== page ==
Biology students at Virginia Highlands Community College recently received hands-on training using geospatial technology to gather scientific data at TVA’s South Holston Weir Dam.
The training session was scheduled as part of Expanding Geospatial Technician Education Through Virginia’s Community Colleges (GeoTEd), an initiative coordinated by the Virginia Space Grant Consortium. GeoTEd’s goal is to introduce students and faculty to geospatial technology and enhance the use of the technology in the workforce.
Project partners include the Virginia Community College System (VCCS), Virginia Western Community College, Thomas Nelson Community College, Southwest Virginia Community College, and the Virginia Geospatial Extension Program in the College of Natural Resources at Virginia Tech. The National Science Foundation provided funding for the project through its Advanced Technological Education program.
VHCC students participating in the salamander research project, which is led by Professor Kevin Hamed, met at the weir dam to learn how to use hand-held devices equipped with external antennas. The devices use both global positioning system (GPS) and global navigation satellite system (GNSS) technology to track salamanders that were tagged with transponders during an earlier phase of their research.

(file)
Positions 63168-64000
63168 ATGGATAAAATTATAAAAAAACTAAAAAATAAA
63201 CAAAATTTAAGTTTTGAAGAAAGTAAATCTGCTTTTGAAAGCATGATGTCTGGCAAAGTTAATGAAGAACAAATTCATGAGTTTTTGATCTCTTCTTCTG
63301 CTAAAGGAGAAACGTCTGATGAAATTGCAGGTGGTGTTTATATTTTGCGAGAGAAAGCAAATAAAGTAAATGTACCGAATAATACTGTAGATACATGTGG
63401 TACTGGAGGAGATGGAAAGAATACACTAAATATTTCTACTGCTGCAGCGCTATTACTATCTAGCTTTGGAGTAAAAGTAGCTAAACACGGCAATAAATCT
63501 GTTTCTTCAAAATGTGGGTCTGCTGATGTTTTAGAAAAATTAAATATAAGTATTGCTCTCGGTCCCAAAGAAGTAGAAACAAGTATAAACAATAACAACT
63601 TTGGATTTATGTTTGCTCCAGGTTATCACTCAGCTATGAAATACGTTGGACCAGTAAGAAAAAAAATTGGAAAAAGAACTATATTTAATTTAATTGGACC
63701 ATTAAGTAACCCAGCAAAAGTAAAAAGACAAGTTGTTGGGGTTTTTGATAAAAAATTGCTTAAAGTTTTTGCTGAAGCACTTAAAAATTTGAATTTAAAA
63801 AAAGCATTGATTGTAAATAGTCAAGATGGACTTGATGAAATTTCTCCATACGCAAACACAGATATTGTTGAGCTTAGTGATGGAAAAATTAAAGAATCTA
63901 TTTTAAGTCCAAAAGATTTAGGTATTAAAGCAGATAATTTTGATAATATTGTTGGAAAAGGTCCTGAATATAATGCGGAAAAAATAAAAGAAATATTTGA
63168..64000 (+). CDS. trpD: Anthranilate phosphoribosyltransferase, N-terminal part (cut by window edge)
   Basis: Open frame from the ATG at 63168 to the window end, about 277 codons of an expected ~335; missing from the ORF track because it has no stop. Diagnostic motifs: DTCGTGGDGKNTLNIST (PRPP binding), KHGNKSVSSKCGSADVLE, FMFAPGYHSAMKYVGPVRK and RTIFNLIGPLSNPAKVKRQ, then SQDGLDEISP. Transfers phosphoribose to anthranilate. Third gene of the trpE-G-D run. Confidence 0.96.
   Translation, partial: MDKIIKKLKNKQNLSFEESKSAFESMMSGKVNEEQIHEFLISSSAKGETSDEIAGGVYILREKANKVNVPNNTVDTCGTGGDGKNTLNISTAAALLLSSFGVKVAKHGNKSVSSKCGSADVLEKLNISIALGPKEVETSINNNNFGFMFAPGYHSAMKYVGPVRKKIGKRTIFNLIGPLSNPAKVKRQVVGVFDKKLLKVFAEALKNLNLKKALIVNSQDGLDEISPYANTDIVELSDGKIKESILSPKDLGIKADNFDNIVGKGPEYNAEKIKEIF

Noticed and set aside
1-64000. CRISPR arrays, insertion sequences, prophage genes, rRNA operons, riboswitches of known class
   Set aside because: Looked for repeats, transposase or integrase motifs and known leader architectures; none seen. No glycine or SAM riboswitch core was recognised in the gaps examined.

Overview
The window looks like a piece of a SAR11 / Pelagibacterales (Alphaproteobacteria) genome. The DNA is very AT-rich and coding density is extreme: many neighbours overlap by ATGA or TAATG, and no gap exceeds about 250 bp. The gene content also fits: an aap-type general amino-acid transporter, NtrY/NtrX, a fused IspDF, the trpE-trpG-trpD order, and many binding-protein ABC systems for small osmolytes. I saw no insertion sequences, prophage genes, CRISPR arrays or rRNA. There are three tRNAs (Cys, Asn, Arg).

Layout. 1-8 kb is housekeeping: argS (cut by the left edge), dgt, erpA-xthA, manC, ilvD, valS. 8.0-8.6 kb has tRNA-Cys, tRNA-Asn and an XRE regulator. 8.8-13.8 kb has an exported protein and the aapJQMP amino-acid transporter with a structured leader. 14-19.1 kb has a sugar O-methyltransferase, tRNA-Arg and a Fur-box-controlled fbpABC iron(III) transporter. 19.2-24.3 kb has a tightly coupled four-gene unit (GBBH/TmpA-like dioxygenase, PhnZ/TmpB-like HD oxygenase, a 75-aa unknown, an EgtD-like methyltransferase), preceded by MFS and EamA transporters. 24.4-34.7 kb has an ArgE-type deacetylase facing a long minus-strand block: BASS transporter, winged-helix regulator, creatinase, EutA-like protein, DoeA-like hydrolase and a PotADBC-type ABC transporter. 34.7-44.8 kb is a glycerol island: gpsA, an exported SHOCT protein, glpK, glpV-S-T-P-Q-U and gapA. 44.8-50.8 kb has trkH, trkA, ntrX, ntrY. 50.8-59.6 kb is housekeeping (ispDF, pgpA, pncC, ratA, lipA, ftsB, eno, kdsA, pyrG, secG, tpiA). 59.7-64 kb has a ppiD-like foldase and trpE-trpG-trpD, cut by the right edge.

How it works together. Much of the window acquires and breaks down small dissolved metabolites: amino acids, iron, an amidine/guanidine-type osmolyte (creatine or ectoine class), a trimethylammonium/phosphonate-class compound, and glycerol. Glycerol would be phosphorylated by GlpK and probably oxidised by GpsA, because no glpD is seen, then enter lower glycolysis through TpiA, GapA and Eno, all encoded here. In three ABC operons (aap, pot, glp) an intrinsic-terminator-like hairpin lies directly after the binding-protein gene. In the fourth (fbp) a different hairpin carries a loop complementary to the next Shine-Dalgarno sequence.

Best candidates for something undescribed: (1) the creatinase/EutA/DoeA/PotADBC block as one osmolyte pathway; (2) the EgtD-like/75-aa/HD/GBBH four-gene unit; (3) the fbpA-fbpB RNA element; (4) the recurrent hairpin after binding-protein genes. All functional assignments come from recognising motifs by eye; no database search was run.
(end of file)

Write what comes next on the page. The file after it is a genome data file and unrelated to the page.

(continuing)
The technology will allow students to record the exact location of salamanders, log their favorite nesting sites, and document seasonal data. The ongoing research is providing valuable clues about nesting and migration habits that can help TVA make land-management decisions. Students were trained to use the GPS/GNSS devices by David Webb of Virginia Western Community College, Cherie Aukland of Thomas Nelson Community College, and Sandy Stephenson of Southwest Virginia Community College.
VHCC previously used GPS/GNSS technology to map campus trees and create a campus navigation app.